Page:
Family-Around-A-Windows-PC-For-Microsoft-Family-Insider-Program

Microsoft’s Insider Program idea has been a big success across numerous services, allowing users early access to features and builds before they are widely released. The trade-off for the early access is testing those features and builds when they are not yet stable. Microsoft is now debuting the Family Insider Program and Microsoft is looking for new testers.

The Insider Program concept began with the Windows Insider Program and has since grown to include the Office Insider, Edge Insider, Xbox Insider, and Skype Insider programs.

With the Family Insider Program, Microsoft will allow users to test its family-related software. To kickstart the project, Microsoft is actively seeking customers to test those services and participate in monthly calls with Microsoft engineers. The goal is to create a collaborative environment to improve current family solutions and create new experiences.

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“Microsoft teams take Insiders behind-the-scenes on virtual monthly community calls where product leads, designers, engineers, and researchers present new family experiences and learn about Insiders’ unique perspectives.”

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Furthermore, Microsoft will also send members a monthly newsletter highlighting information from polls and surveys. Family Insiders will also receive chances to have one-on-one meetings with Microsoft product divisions.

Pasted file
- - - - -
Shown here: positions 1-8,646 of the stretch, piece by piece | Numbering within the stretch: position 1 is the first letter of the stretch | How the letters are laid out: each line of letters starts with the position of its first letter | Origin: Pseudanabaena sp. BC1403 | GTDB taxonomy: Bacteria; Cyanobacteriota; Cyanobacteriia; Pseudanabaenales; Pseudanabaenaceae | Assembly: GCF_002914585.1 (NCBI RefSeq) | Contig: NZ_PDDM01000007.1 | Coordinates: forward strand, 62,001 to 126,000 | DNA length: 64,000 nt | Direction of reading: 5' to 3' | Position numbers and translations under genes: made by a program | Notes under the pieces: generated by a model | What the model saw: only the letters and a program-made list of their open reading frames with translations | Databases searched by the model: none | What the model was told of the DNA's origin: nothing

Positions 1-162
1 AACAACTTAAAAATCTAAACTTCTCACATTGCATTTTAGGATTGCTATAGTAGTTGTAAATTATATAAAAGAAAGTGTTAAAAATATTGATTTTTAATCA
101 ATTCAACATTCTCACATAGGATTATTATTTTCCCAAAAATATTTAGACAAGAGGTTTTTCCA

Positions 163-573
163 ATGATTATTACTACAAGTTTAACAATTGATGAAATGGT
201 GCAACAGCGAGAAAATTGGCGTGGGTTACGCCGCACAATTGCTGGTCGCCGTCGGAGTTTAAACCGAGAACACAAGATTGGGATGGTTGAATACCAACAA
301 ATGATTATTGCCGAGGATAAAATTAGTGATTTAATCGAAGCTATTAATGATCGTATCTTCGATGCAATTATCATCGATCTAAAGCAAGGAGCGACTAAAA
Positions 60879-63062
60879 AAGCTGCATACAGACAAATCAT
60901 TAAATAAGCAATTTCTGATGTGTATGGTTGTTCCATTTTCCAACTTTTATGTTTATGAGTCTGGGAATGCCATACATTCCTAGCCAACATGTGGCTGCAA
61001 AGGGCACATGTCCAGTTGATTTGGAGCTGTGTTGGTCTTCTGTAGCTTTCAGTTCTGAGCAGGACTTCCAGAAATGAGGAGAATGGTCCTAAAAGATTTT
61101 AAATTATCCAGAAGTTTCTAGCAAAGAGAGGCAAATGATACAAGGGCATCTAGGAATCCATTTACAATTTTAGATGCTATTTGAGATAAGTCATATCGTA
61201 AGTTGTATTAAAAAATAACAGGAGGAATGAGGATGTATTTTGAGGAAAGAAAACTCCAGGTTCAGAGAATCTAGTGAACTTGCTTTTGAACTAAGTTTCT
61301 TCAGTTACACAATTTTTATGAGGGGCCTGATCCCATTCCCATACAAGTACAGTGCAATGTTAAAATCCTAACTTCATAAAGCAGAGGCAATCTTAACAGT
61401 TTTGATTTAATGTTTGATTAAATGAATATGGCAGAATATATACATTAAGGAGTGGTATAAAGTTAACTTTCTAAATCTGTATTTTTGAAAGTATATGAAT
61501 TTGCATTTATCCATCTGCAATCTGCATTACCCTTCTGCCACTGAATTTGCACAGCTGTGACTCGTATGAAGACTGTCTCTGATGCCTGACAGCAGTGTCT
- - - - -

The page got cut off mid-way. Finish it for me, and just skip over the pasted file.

In an introduction blog post, the company explains the benefits of the Family Insider Program:

“Family Insiders have tested Microsoft Defender for Individuals before public release, shared feedback about the new Family widget on Windows, and virtually met with Family Safety, OneDrive, Lists, Edge, and Education teams to share what matters most to them and their family.”

Interested users can signal their intention to participate by logging into their Microsoft Account and completing a profile and survey.

Tip of the day: After years of hefting a laptop around, you inevitably build up a menagerie of Wi-Fi networks. For the most part, they’ll sit on your PC, hardly used, but at times a change in configuration can make it difficult to connect to a network your computer already remembers. At this point, it can be beneficial to make Windows forget a Wi-Fi network and delete its network profile.

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